ClickPicks is a weekly roundup of interesting, entertaining and occasionally absurd content from across the web, as chosen by members of the Highsnobiety editorial team.

In The Pink Corner…

“When we think about wrestling it’s likely the first thing that comes to mind isn’t some ancient historical sport, but rather the lycra-clad theatrics of the WWE. However, in a bid to cast a whole new light on the pastime, i-D have flown over to Senegal’s Pink Lake and, with the help of BFC-nominated Designer of the Year Grace Wales Bonner, have managed to capture both the beauty and terrifying menace of those involved. For these individuals, wrestling is more than just a sport, its a way of life.” — Jane Fayle

Up Middle Finger

“In today’s world, Emojis are much more than cutesy punctuation. The cartoon-esque symbols have evolved into a semantic language all of their own, and such is their importance in people’s everyday lives that a recent petition for a taco Emoji garnered over 30,000 signatures. But how exactly do new Emojis make it into our keyboard lexicon? Who makes the decisions on whether a hot-dog is more deserving than a burrito? Well, believe it or not, there are people whose entire job is devoted to that task. Read about them here.” — AJ Gwilliam

Accept No Substitute

“You’d be hard pressed to find any designer worth his salt that isn’t versed in the works of Charles and Ray Eames. The duo are behind some of the most iconic examples of mid-century furniture the world has ever known, and without doubt their signature piece has to be the ELO (Eames Lounge Chair & Ottoman). While the designers’ blueprints have been knocked off, imitated and re-interpreted more times than you’ve put your feet up, as Dwell point out in this behind-the-scenes piece, the hefty price tag is worth every last dime. Whether it’s the build quality of the manufacturing, the sustainability of the materials, or even the eventual lifetime of the unit, there really is no substitute for the real deal.” — Chris Danforth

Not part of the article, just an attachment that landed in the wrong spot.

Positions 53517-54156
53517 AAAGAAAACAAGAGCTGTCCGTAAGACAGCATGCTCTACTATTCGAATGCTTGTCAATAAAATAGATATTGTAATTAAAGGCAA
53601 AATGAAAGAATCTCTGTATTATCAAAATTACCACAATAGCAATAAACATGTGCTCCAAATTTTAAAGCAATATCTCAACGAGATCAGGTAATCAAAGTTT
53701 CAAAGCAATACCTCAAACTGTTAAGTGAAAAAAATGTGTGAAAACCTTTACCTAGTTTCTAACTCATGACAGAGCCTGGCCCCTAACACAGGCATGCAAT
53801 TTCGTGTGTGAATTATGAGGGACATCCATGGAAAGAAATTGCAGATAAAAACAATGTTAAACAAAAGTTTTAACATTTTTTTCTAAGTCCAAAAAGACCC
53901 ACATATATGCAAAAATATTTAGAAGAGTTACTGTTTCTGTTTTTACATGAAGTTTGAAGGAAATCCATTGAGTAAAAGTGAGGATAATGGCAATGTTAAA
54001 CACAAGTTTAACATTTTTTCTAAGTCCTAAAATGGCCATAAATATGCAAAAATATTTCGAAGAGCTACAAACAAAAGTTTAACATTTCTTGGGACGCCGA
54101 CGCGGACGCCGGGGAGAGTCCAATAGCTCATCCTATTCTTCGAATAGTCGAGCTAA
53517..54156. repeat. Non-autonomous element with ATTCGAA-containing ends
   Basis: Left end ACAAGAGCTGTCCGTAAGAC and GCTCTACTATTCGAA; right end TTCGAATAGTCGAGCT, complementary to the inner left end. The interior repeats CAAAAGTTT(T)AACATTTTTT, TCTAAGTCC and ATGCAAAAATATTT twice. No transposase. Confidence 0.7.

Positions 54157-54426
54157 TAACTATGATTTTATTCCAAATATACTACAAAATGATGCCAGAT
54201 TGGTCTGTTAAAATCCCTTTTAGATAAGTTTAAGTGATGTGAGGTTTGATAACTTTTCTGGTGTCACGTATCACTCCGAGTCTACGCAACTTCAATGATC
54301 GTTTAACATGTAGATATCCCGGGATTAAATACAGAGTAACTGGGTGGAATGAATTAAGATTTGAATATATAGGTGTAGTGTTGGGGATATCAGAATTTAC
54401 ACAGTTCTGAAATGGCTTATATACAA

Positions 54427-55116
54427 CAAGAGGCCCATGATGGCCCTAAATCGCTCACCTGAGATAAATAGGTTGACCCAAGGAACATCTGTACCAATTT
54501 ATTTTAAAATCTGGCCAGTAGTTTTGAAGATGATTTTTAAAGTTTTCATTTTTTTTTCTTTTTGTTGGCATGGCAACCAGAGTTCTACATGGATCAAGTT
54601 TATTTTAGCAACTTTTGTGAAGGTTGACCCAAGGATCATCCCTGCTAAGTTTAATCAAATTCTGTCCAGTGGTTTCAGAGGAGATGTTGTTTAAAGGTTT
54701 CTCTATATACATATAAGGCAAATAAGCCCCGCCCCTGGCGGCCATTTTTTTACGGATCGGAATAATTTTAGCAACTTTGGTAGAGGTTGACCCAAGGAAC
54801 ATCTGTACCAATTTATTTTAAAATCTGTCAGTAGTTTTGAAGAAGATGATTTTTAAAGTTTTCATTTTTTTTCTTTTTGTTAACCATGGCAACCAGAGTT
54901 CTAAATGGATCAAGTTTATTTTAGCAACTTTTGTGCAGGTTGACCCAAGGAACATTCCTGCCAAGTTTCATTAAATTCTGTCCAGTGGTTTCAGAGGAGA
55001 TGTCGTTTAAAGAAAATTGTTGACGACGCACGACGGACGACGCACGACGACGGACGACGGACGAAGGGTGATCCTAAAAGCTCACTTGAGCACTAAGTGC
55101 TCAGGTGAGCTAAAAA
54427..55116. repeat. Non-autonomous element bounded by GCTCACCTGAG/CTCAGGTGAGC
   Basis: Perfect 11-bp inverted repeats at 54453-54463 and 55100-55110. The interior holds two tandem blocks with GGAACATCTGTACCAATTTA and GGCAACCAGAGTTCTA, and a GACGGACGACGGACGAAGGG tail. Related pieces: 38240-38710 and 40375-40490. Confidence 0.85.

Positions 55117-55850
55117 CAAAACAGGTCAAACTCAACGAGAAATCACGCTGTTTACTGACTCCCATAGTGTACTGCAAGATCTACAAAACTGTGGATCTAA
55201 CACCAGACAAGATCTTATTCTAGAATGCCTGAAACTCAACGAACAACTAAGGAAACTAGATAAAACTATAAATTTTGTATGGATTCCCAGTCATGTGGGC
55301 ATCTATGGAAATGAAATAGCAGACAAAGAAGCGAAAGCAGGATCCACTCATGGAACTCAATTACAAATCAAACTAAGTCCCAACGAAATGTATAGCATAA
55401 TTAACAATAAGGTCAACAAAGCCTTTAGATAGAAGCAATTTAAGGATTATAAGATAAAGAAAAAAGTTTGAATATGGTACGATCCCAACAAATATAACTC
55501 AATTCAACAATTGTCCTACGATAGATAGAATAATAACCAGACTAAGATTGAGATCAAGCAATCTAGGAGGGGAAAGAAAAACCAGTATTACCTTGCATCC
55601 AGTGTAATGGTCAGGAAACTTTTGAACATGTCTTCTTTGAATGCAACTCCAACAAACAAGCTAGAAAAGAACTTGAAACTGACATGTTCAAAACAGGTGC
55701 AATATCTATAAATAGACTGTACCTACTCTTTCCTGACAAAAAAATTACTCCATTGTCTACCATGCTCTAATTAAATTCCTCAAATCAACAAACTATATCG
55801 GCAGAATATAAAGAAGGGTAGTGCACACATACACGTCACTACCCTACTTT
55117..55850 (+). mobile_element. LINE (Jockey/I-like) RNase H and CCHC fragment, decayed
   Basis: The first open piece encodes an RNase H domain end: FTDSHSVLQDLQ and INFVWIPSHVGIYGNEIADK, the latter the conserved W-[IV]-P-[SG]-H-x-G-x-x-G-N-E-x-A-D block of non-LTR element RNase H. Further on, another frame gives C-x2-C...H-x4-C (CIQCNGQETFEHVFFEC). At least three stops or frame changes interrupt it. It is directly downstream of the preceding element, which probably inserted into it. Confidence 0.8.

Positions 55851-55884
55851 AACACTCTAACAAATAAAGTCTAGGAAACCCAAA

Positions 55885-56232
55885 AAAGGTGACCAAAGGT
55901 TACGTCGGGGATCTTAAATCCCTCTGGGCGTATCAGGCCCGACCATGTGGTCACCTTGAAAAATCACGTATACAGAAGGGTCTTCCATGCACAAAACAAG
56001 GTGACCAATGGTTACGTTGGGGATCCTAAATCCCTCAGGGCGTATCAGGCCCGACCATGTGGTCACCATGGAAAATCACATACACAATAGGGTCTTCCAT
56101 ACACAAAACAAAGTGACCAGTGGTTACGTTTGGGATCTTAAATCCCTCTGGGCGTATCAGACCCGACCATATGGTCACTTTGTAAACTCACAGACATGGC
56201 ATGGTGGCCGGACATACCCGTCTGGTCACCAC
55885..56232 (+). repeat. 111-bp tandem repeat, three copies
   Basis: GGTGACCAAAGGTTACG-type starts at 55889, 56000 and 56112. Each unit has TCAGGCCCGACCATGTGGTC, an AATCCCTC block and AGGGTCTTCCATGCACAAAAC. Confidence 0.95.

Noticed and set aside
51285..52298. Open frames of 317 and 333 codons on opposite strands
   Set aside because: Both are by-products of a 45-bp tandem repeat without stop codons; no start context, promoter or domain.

Science, For Regular People

“Communicating a complex topic in a way that just about anyone can understand is a difficult task, and one common approach in schools is to cut out the technical jargon in favour of simple everyday language. Taking that principle to the nth degree is popular web-comic XKCD, who have attempted to explain the blueprints of the entire Saturn V moon rocket using only the 1000 most commonly used words in the English language. Rocket science has never felt simpler (or more hilarious).” — Pete Williams

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Words by AJ Gwilliam
Features Editor

Proud Brit. Pathologically addicted to white trainers (AKA "sneakers").

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